Port Washington – There remains a gap in the planning process for The Blues Factory development, but the decision-makers involved agree it is one that can, and will, be bridged.
The cast changed recently, after Madison-based developer Chris Long handed management of the proposal over to Port Washington developer Gertjan van den Broek.
Long has been the spearhead for the project since it first came before the city almost a year and a half ago, but referred to the plans as being “bigger than any one person.”
“After months of negotiating terms for the developer’s agreement and TIF, there remains a gap that must be bridged,” said Long. “The Blues Factory decided a change needed to be made for the project to move forward and that it was in the best interests of the project that I step aside and hand the reins to my local partner on this project.”
The decision to put van den Broek in the driver’s seat was made prior to the Sept. 6 common council meeting, when city officials were given a project update in closed session and subsequently voted to extend the deadline for negotiations.
A long-time Port resident, van den Broek is the familiar face behind the Harbour Lights project that is nearing completion elsewhere in the city.
“(Van den Broek) has a vested interest in the community to help shape the development of the marina district,” Long said. “I believe he’s the right person to work with the city to get this project across the finish line.”
Van den Broek could not be reached for comment.
The final developer’s agreement between the city of Port Washington and Long was set to be approved earlier this month.
Instead, the common council authorized City Administrator Mark Grams and City Attorney Eric Eberhardt to negotiate a reasonable extension on the offer to purchase the north marina slip parking lot for the Blues Factory complex.
Originally the deadline for a developer’s agreement was set for June, after the council agreed in May to sell the north slip parking lot to Long. It was later extended to Aug. 31 and again to Sept. 6.
“Very little has changed in our opinion,” said Mayor Tom Mlada. “The basis of the project was in line with the vision we put in place for 2013 to maximize property along the lakefront.”
The Blues Factory plans hit on every one of the city’s goals for that piece of land, which Mlada said include sparking economic activity, sustaining year-round support for businesses downtown and integrating landscaping that preserves lake access.
“None of those things have changed,” Mlada said. “The (common council) is still looking at that property as a very unique and important economic development opportunity, as an area in the city we have to do better with.”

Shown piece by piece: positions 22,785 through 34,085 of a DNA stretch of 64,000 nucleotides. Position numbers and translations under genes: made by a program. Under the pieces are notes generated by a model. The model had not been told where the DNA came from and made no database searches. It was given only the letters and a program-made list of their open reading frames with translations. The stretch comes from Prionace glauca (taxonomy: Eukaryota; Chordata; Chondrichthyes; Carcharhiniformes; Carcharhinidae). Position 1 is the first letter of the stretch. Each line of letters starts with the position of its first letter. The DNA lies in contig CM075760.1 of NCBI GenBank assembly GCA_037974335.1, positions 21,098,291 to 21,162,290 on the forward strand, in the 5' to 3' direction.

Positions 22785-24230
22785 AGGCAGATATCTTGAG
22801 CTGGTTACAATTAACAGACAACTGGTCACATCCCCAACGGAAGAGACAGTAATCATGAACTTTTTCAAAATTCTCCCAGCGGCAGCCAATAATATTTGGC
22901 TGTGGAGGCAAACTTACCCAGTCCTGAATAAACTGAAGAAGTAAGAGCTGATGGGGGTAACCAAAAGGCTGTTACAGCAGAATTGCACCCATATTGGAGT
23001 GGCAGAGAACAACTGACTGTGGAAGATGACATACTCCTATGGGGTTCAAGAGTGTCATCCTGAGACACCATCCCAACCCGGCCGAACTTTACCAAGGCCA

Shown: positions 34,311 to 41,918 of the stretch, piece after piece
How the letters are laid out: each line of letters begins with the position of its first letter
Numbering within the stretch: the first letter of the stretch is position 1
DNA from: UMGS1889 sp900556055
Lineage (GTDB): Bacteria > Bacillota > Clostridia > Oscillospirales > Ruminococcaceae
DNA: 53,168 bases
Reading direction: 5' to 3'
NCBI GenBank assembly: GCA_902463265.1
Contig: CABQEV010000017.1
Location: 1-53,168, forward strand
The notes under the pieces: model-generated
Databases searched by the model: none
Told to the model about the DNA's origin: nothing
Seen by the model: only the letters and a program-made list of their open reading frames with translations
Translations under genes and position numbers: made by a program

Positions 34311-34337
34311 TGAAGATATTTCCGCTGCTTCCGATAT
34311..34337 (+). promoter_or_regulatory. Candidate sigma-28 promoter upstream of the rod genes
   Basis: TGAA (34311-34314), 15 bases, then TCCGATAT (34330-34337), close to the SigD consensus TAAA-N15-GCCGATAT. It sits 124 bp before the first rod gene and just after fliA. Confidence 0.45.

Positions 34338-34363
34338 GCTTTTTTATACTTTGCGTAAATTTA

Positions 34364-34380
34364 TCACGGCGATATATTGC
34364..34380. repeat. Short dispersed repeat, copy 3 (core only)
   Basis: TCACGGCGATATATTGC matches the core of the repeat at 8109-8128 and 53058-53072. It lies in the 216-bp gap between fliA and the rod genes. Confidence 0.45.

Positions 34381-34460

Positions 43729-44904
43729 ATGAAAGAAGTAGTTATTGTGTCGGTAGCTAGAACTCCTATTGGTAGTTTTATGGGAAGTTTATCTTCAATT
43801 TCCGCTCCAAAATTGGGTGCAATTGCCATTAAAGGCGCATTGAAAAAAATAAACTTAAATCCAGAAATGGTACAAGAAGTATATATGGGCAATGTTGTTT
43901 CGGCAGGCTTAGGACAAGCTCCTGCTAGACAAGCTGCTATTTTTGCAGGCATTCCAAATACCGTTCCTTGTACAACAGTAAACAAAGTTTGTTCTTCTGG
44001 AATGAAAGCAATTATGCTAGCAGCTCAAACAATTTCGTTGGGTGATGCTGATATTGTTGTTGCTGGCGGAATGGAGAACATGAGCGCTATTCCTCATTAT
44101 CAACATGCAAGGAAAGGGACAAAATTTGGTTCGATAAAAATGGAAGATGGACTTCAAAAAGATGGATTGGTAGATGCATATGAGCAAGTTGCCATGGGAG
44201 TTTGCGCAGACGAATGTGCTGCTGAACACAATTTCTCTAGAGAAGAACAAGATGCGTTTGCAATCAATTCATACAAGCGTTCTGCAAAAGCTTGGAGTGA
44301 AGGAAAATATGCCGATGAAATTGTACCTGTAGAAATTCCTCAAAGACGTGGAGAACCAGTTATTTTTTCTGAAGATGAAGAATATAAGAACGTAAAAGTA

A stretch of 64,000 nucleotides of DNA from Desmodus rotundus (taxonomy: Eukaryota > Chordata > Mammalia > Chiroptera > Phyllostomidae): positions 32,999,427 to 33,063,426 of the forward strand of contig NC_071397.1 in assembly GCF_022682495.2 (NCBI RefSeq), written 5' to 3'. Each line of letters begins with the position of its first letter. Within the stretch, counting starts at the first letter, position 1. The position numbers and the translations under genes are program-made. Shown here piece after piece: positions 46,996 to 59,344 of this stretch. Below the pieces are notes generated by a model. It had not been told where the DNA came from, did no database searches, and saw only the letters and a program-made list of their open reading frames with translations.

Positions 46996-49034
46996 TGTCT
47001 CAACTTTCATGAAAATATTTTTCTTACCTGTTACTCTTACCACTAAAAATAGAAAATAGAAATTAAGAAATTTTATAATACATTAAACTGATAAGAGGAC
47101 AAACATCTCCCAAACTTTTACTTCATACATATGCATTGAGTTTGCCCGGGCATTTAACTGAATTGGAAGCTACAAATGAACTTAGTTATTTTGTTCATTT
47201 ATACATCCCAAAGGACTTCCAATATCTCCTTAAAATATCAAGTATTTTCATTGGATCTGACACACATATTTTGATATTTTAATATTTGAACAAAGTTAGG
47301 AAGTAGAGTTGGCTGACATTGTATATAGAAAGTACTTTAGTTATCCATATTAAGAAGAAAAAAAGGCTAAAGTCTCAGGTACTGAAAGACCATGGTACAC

While Mlada agreed with Long’s interpretation that negotiations weren’t going anywhere fast, he said he has faith the city can work something out with van den Broek “sooner rather than later.”
City Administrator Mark Grams could not be reached for comment regarding the extension, but Mlada said the council will likely discuss the agreement in closed session at upcoming meetings.
“Sure, with any change in leadership there is some potential for a delay, but from my perspective this process is showing we are being very diligent throughout this project,” Mlada said. “I’m confident we can close the gap and continue things in fairly short order.”
Since plans first came forward, a local group of residents has been strongly opposed to the project, which Long has called a “$4.75 million cultural and entertainment multiplex.”
Located on an area locals know as the North Slip parking lot, The Blues Factory is planned for construction on a portion of the former site of the Wisconsin Chair Co. and its subsidiary that recorded legendary blues and jazz artists.
The $250,000 land sale approved in May remains contingent on city approval of the developer’s agreement, which calls for $1 million in tax-incremental financing. The sale of public lakefront land has been met with strong opposition as residents are concerned about the increased need for parking while also eliminating parking spaces.
Yet city officials have cited the results of third-party studies that show there is more than ample parking downtown, and point to the importance of finding ways to embrace the industrial heritage of the waterfront district.
The two-story building would include Paramount Hall, a nonprofit-operated cultural preservation and education center, the Ozaukee Theatre, a live performance space and multi-use facility, The Blues Factory banquet and event space overlooking Lake Michigan, and a partner-operated lakefront restaurant and bar.
Though Long had hoped to have The Blues Factory open in time for the Paramount Centennial celebration, van den Broek said the completion is more realistically estimated in 2018.